Some researchers, convinced of the value of incentives but reluctant to use prepaid incentives for all respondents, have advocated the use of lotteries as an incentive for stimulating response. This might be thought desirable, for example, in surveys of women on welfare in those states where incentives are counted against the value of the benefits they receive. The studies reported in the literature—all mail surveys or self-administered questionnaires distributed in person—have yielded inconsistent findings (e.g., positive effects by Balakrishnan et al., 1992; Hubbard and Little, 1988; Kim et al., 1995; and McCool, 1991; no effects in four studies reviewed by Hubbard and Little, 1988, or in the experiment by Warriner et al., 1996). A reasonable hypothesis would seem to be that lotteries function as cash incentives with an expected value per respondent (e.g., a $500 prize divided by 10,000 respondents would amount to an incentive of 5 cents per respondent), and that their effect on response rates would be predicted by this value. Thus, the effect of lotteries would generally be small, both because the expected value per respondent is small, and because they are essentially promised, rather than prepaid, incentives.
Incentives in Panel Studies
Many studies of welfare leavers are panel studies—that is, they reinterview the same household, or the same respondent, more than once over a period of time. Assuring participation is especially important for panel studies because participation at baseline usually sets a ceiling for the retention rate over the life of the panel.1 For this reason, investigators often advocate using sizable incentives at the first wave of a panel study. An incentive experiment was carried out at Wave 1 of the 1996 Survey of Income and Program Participation (SIPP), a longitudinal survey carried out by the U.S. Census Bureau to provide national estimates of sources, amounts, and determinants of income for households, families, and persons. SIPP primary sample units were divided into three groups to receive $0, $10, and $20. James (1997) found that the $20 incentive significantly lowered nonresponse rates in Waves 1 to 3 compared with both the $10 and the $0 conditions, but the $10 incentive showed no effect relative to the zero-incentive group. Mack et al. (1998) reported on the results through Wave 6 using cumulative response rates, including an analysis of the effects of incentives on households differing by race, poverty status, and education in Wave 1. They found that an incentive of $20 reduced household, person, and item (gross wages) nonresponse rates in the initial interview and that household nonresponse rates
remained significantly lower, with a cumulative 27.6 percent nonresponse rate in the $0 incentive group, 26.7 percent in the $10 group, and 24.8 percent in the $20 group at Wave 6, even though no further incentive payments were made. (The SIPP does not attempt to reinterview households that do not respond in Wave 1 or that have two consecutive noninterviews.) Differences between the $10 incentive and the no-incentive group were not statistically significant. A subsequent experiment with paying incentives in Waves 8 and 9 of the 1996 SIPP to all Wave 7 and 8 nonrespondents (Martin et al., 2001) found that both a $20 and a $40 prepayment significantly increased the response rate above that in the $0 group; there was no significant difference between the two incentive groups. (Differential responsiveness to incentives by respondents differing in economic status is discussed in the later section on Findings for Low-Income Populations.)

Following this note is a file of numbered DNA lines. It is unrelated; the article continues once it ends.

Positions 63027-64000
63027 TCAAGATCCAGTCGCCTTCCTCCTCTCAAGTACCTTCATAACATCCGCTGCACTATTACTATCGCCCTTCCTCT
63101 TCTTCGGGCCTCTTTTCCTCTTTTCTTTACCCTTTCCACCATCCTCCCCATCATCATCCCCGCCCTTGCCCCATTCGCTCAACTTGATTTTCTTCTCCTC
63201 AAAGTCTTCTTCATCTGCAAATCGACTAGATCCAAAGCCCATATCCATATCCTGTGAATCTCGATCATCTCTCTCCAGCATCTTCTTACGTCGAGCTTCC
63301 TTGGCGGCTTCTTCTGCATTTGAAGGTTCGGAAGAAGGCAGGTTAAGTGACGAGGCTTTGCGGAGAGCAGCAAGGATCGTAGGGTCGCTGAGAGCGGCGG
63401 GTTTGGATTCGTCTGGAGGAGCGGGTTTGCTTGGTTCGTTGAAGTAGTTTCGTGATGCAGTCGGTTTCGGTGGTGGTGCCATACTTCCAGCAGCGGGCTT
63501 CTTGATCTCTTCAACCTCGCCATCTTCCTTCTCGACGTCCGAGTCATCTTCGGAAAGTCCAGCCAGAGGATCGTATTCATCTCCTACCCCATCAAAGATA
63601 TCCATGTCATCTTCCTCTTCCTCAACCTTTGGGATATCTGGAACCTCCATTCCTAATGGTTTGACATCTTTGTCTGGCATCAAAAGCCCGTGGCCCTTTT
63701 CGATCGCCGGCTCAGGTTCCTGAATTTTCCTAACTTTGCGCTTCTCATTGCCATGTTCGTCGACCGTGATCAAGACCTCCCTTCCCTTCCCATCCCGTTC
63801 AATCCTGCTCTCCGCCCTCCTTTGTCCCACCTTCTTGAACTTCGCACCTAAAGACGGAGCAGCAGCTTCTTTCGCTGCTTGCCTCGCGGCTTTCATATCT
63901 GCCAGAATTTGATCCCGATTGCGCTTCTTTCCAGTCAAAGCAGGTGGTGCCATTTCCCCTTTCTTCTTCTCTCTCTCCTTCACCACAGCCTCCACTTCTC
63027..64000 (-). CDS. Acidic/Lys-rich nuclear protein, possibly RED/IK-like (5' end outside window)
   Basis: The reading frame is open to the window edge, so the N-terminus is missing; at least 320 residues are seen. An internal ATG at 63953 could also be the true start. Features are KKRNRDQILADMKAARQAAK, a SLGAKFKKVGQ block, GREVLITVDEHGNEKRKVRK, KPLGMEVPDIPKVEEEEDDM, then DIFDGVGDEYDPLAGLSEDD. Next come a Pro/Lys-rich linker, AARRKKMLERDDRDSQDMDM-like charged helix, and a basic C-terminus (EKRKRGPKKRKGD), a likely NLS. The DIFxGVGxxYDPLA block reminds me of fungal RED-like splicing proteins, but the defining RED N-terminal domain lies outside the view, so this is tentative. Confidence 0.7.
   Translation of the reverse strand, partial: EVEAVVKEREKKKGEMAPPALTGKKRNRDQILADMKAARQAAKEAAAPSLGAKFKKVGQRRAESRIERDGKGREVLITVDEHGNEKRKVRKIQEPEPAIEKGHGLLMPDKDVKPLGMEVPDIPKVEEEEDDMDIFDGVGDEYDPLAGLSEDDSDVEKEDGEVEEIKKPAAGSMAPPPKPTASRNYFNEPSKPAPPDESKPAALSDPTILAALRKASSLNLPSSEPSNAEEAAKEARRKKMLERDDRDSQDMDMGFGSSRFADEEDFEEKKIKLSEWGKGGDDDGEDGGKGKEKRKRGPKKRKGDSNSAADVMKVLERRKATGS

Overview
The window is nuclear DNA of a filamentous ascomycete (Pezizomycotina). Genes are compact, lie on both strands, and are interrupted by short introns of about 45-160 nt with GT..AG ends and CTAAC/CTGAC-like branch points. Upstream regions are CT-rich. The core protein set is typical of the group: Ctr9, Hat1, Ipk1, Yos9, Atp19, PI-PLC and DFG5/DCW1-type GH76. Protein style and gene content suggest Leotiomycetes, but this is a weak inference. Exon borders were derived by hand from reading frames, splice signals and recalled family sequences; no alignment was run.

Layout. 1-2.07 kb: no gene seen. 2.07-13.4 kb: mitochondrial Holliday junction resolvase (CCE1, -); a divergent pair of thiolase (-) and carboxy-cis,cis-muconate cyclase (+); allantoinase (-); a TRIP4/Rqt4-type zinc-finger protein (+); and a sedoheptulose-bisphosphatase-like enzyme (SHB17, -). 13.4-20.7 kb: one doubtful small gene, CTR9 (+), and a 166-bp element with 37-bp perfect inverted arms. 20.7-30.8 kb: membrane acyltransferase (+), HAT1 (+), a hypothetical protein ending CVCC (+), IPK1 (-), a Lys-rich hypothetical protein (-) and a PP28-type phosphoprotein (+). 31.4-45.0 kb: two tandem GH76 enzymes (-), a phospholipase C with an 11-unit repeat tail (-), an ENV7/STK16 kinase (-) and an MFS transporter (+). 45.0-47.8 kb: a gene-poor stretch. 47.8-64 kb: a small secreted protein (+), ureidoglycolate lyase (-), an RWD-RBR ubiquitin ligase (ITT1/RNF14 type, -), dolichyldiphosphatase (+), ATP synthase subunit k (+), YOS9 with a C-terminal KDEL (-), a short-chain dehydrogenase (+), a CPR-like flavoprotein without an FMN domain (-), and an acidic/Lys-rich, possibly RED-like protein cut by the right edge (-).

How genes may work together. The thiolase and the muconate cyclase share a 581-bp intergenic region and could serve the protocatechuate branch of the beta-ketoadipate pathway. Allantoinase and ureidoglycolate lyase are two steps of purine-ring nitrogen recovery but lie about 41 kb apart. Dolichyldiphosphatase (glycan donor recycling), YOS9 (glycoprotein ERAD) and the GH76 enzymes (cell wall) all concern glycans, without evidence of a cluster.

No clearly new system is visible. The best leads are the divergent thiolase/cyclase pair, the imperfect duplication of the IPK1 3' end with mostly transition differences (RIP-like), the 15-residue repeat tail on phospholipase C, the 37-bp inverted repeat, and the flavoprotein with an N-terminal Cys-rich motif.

Research on the Health and Retirement Survey (HRS) suggests that respondents who are paid a refusal conversion incentive during one wave do not refuse at a higher rate than other converted refusers when reinterviewed during the next wave (Lengacher et al., 1995). Unlike the SIPP, all respondents to the HRS receive an incentive at each wave, but these are much lower than the refusal conversion payments.
In sum, although the evidence currently available is still quite limited, that which is available suggests that the use of incentives in panel studies to increase initial response rates, convert refusals, and reduce subsequent attrition can be quite effective. Moreover, although in this context it is often assumed that once incentives are paid one must continue to offer them in all subsequent waves of data collection, these studies suggest that the effects of incentives on nonresponse and attrition in panel surveys can be sustained, even when incentives are not paid in subsequent waves of the study.
Effects on Respondents or Effects on Interviewers?
Are the consistent effects of incentives in telephone and face-to-face interviews attributable to their effect on respondents, or are they, perhaps, mediated by their effect on interviewers? Clearly this question does not arise with respect to mail surveys, where incentives also have been consistently effective, but it seems important to try to answer it with respect to interviewer-mediated surveys. It is possible, for example, that interviewers expect respondents who have received an incentive to be more cooperative, and that they behave in such a way as to fulfill their expectations.2 Or they may feel more confident about approaching